You may have heard that grass-fed dairy is healthier than conventional, but why? Can milk products really be that different from one another?
Here are some distinct differences:
- Milk from cows who eat grass is significantly higher in heart-healthy fat than milk from cows who eat grain feed (what most conventional cows eat). Read more about the nutritional differences here.
- The taste of grass-fed dairy varies from carton to carton, since the nature of the grass varies too. These flavor differences can promote acceptance of more foods and help expand children’s palates.
- Cows were meant to eat grass, so when they’re doing so, they are in better health. They don’t get sick as often (which means fewer antibiotics) and they release less greenhouse gasses into the air than conventional cows. The grassland itself also helps remove carbon dioxide from the atmosphere. Raising cows on pasture – as opposed to in Confined Animal Feeding Operations (CAFO’s) – is the most eco-friendly way to produce dairy. Healthy cows = healthy dairy products + healthier planet.
Answers to other common questions…
What does it mean to be “grass-fed?”
The term “grass-fed” means that cows are fed grass 100% of the time. However, this term is not regulated, so in order to ensure you’re getting what you think you’re getting, make sure to choose “Organic grass-fed” dairy products. Since these products are organic, by definition they are also produced without the use of GMOs, growth hormones, antibiotics and pesticides.
How can cows eat grass during the winter, especially in cold places?
During the winter, grass-fed cows eat dried grasses.
How do I know what products to choose?
Choose organic grass-fed dairy products whenever possible.
Why is grass-fed dairy more expensive?
Only a very small percentage of farms produce 100% grass-fed dairy, so there is more demand than supply which means a higher price. Grass-fed dairies also require more grassland, which requires more upkeepMore grassland is also necessary – which requires
Are there any conventional farms where cows do eat grass?
Yes, there are some conventional farmers around the country (in places with a lot of rain and green space) that let their cows outside to graze on pasture part of the time. But as a consumer, it’s impossible to know whether the dairy you’re buying comes from these farms or from feedlot farms, since there’s no distinction on the label. If you want a 100% grass-fed product, look for the term “organic grass-fed.”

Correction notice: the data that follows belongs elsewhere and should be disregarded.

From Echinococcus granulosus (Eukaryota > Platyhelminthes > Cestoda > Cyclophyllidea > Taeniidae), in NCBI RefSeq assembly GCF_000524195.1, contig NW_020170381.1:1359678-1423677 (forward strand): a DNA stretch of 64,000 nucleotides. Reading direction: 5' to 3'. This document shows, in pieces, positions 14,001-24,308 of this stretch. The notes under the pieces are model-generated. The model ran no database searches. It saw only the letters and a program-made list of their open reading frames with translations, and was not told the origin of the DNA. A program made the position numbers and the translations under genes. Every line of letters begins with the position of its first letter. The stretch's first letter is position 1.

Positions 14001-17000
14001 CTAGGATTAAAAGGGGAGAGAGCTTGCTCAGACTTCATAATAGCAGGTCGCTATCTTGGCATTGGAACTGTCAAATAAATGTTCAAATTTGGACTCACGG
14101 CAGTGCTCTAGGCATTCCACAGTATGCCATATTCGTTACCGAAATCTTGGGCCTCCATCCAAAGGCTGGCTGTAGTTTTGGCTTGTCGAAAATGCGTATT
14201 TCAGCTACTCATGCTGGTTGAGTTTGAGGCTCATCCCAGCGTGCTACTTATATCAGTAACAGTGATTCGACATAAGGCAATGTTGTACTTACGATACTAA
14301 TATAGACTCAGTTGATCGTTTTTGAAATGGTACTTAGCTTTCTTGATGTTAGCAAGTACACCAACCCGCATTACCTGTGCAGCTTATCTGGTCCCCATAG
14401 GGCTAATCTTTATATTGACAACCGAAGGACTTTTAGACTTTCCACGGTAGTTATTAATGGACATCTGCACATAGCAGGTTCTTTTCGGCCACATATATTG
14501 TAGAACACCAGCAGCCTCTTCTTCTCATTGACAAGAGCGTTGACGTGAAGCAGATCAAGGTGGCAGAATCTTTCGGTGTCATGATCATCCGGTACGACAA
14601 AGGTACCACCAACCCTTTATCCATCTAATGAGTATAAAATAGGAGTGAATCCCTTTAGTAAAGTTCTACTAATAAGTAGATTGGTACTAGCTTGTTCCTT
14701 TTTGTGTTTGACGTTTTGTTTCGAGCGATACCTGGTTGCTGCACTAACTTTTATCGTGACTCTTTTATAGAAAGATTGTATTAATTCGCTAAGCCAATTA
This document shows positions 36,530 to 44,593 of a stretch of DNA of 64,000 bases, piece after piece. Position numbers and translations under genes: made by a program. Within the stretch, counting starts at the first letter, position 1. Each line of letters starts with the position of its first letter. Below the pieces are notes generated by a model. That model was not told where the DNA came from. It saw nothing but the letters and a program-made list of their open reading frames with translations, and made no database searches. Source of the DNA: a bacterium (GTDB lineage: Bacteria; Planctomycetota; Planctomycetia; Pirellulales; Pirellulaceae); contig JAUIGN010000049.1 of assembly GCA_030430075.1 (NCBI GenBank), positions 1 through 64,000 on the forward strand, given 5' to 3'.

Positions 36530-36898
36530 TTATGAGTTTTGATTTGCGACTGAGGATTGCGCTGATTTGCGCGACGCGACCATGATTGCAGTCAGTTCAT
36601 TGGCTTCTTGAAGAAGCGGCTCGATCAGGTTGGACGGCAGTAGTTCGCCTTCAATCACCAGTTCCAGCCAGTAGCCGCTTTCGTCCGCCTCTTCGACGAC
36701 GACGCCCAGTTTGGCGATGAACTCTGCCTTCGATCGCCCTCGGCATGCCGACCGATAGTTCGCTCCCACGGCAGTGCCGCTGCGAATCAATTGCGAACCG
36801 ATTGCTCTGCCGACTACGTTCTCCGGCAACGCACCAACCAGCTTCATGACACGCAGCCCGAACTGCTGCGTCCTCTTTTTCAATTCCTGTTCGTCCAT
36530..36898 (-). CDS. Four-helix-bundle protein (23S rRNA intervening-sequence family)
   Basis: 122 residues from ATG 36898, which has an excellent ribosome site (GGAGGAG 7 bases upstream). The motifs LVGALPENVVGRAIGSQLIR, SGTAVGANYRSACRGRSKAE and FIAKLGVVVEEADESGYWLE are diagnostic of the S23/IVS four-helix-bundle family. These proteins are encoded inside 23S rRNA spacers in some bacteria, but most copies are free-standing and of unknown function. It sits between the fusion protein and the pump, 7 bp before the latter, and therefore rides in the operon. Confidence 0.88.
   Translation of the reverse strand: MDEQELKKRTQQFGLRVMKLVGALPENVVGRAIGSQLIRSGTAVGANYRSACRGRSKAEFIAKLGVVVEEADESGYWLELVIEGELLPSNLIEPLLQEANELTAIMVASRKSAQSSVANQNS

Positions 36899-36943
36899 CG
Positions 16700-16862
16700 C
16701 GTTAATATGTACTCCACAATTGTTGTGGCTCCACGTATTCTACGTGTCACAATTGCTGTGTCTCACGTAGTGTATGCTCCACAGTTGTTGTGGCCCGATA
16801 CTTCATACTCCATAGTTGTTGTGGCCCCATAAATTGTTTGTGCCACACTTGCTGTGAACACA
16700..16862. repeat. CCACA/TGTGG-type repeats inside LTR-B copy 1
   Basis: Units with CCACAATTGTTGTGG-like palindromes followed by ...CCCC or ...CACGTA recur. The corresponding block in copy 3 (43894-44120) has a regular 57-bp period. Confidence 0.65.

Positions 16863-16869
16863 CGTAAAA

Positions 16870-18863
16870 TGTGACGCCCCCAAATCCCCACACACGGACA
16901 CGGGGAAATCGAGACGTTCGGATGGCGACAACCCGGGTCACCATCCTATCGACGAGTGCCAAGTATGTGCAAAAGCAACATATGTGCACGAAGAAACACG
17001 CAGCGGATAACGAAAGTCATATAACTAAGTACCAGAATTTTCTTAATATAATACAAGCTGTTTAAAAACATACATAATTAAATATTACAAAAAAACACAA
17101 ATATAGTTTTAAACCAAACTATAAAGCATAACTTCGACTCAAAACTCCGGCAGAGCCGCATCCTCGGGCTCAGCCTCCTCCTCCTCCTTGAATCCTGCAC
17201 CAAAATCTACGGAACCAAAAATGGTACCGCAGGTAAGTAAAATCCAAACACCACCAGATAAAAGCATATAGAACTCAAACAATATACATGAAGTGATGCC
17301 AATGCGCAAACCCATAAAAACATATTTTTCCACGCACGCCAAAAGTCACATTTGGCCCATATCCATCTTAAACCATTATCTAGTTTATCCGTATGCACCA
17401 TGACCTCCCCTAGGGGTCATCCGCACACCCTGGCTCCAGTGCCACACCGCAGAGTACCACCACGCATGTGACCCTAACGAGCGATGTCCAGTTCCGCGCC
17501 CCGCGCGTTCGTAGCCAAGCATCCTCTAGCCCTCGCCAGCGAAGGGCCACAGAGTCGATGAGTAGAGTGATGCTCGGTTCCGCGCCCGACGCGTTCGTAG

Linda ConnellJuly 11, 2016 at 3:42 pm
You will notice no baby calves in these pictures. They are taken from their mothers within a few days of being born so that we can have the milk intended for them. The mother cows cry for weeks, and most of the male babies become veal.
Amelia WinslowJuly 15, 2016 at 1:33 pm
Hi Linda, I checked with a couple of farmers and found that 1) parts of what you say are true, parts are not. And 2) farms and their practices vary. Here’s a response from my friend Emily Zweber, an Organic Valley farmer in Minnesota:
“We do take the calves after birth, though there are some farms who use nurse cows or leave the calves on the cow. Each farm is different. On our farm we leave them with the mothers for a few hours. We then milk the mother and give that colostrum to the calf. The calf is raised in an individual hutch for a couple weeks and then is put in a group. While in the individual hutch we are able to watch them closely and give them individual attention. Just like you wouldn’t send a human baby to daycare when when they are a day old, we want to make sure the calf is thriving before she is put in a group. Our calves get milk for 5 months. They are gradually weaned as they eat more and more grass. I know it seems harsh to take the calf. As a mother myself, I catch myself thinking like that too. But today’s cows are not bred to be good mothers. Right or wrong, we have bred it out of them over many decades. Cows will produce a lot more milk than their baby can drink. It is okay that we drink the extra.
As for what is done with the calves, on our farm none of our calves go for veal. We raise up the girls for future milk cows and raise the boys for beef. Yes there are a few farmers who sell their calves for veal. It isn’t a huge market, therefore not many do it. Most male calves are raised two to two and half years before they are mature enough to be harvested for beef.”
Kathleen GrabowskiSeptember 23, 2017 at 1:23 am
The term free range is a new term which has come on to the market in the past 12-18 months. The only requirement apparently is that cows are out for 180 days a year! Other than that they can be fed as any other herd. A herd that grazes well would achieve this anyway (depending on conditions). This quote is from Muller UK &Ireland group who supply milk to our milkman. I want to change to organic milk is the content I have quoted truly organic milk?
Amelia WinslowSeptember 27, 2017 at 3:23 pm
You bring up a handful of concerns here, I’ll address each one separately.
1) I haven’t heard the term “free range” referring to cattle/beef before.
2) Most commercial cows in the U.S. never graze on pasture – and those that do usually only do so for the first 6 weeks of life. This is why it’s so important to buy organic (required to graze for at least 120 days/year) or even better, 100% grass-fed organic (exclusively grass-fed, they eat dried grasses when they can’t be on pasture due to weather).